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Journal of Structural Geology


Numerous rod-shaped calcite crystals occur in the blueschist to eclogite facies marbles of Syros, Greece. The rods show a shape-preferred orientation, and the long axes of the rods are oriented at a large angle to foliation. The crystals also have a crystallographic-preferred orientation: calcite c-axes are oriented parallel to the long axes of the rods. Based on their chemical composition, shape, and occurrence in high-pressure marbles, these calcite crystals are interpreted as topotactic pseudomorphs after aragonite that developed a crystallographic-preferred orientation during peak metamorphism. This interpretation is consistent with deformation of aragonite by dislocation creep, which has been observed in laboratory experiments but has not been previously reported on the basis of field evidence. Subsequent to the high-pressure deformation of the aragonite marbles, the aragonite recrystallized statically into coarse rod-shaped crystals, maintaining the crystallographic orientation developed during deformation. During later exhumation, aragonite reverted to calcite, and the marbles experienced little further deformation, at least in the pseudomorph-rich layers. Some shearing of pseudomorph-bearing marble layers did occur and is indicated by twinning of calcite and by a variable inclination of the pseudomorphs relative to foliation.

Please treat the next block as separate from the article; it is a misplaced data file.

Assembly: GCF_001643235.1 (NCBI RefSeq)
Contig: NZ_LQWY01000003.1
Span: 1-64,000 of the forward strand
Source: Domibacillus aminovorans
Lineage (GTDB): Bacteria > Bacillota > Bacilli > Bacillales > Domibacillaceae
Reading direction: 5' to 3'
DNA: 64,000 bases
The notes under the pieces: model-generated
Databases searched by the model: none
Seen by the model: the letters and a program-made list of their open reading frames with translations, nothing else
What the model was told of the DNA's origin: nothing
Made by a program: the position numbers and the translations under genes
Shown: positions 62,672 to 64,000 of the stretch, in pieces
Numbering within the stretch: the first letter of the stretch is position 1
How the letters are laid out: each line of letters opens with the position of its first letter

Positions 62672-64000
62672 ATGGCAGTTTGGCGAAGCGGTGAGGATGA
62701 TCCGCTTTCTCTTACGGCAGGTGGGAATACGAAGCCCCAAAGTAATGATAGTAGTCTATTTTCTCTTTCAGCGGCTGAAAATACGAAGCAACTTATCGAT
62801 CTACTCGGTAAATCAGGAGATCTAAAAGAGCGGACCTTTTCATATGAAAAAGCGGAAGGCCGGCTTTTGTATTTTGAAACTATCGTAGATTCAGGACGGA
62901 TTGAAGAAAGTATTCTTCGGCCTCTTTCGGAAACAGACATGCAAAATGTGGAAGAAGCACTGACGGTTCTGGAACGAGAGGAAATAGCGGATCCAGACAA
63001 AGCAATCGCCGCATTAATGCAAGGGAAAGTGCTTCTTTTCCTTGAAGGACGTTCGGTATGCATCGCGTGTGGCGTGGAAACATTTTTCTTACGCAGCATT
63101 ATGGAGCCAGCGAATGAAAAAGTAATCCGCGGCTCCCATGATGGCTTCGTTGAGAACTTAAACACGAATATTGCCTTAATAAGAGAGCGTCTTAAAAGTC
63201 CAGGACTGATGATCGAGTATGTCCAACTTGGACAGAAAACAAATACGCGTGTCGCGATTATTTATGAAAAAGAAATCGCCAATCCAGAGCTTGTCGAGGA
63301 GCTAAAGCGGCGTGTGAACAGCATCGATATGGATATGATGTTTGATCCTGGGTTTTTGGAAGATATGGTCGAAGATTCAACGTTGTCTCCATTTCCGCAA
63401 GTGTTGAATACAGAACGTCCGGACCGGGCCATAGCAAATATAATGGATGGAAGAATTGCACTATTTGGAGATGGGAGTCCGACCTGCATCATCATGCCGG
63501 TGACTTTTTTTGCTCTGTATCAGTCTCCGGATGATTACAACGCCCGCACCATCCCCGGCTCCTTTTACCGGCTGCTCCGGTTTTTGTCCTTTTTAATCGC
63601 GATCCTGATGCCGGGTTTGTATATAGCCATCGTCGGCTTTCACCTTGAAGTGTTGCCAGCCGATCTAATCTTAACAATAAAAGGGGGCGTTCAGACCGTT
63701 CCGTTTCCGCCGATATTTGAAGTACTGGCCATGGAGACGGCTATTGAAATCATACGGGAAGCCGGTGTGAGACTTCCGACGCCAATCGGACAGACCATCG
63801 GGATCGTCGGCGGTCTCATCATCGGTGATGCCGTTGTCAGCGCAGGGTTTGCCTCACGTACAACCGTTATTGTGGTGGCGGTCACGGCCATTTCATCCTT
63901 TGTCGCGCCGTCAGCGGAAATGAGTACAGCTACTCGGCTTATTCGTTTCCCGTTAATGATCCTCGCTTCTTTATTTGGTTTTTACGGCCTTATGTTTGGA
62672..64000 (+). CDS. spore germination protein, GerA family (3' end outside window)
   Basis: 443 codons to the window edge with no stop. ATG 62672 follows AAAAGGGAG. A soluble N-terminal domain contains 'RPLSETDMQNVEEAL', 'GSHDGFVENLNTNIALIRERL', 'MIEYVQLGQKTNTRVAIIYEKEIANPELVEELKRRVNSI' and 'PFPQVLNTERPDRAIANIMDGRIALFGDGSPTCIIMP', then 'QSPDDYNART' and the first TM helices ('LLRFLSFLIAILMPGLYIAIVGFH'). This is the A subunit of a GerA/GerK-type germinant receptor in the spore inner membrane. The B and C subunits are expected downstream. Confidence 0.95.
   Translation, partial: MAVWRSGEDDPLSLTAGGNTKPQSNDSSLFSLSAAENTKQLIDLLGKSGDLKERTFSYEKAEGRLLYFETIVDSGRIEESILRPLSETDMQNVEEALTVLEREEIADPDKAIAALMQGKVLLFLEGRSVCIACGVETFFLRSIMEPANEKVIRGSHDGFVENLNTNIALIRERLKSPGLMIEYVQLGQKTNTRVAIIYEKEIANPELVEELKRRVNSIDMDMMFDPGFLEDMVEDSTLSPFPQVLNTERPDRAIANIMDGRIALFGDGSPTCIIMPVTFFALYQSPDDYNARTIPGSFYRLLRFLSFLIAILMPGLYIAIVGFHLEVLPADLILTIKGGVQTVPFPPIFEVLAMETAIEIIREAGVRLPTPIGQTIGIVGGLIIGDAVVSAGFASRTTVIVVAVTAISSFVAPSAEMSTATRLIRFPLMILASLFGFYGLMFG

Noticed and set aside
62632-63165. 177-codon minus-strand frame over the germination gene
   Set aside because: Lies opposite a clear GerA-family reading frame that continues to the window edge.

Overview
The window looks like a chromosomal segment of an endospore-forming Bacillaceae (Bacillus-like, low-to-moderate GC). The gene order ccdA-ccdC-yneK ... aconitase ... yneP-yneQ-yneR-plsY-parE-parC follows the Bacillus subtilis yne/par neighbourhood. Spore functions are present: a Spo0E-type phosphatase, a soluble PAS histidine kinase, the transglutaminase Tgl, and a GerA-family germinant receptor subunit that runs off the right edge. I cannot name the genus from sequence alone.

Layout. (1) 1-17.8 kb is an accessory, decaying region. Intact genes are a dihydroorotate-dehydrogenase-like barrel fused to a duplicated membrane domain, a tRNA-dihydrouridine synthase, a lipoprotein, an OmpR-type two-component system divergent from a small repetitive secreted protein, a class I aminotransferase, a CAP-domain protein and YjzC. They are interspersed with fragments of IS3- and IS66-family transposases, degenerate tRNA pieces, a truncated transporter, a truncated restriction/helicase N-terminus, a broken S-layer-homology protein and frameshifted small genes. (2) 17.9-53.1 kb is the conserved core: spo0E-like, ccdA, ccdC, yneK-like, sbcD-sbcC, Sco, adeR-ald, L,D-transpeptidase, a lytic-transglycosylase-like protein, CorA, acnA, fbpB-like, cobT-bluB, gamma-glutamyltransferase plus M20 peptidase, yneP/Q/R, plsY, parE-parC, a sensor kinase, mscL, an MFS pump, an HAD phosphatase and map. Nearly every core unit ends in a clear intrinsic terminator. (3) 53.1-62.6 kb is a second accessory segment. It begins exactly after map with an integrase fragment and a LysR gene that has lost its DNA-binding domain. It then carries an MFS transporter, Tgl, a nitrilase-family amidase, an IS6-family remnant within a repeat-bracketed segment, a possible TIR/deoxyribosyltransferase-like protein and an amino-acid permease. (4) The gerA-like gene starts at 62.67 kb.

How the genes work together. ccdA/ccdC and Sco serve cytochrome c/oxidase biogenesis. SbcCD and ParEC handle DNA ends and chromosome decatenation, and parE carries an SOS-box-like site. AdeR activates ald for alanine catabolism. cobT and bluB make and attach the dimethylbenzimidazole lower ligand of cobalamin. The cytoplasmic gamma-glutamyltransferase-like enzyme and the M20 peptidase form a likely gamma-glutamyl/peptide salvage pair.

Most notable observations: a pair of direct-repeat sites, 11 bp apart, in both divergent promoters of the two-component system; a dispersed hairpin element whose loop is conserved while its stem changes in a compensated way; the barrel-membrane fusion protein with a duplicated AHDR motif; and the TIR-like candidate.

Aragonite, Pseudomorph, Greek Aegean Island, High-pressure metamorphism, Marble, Deformation



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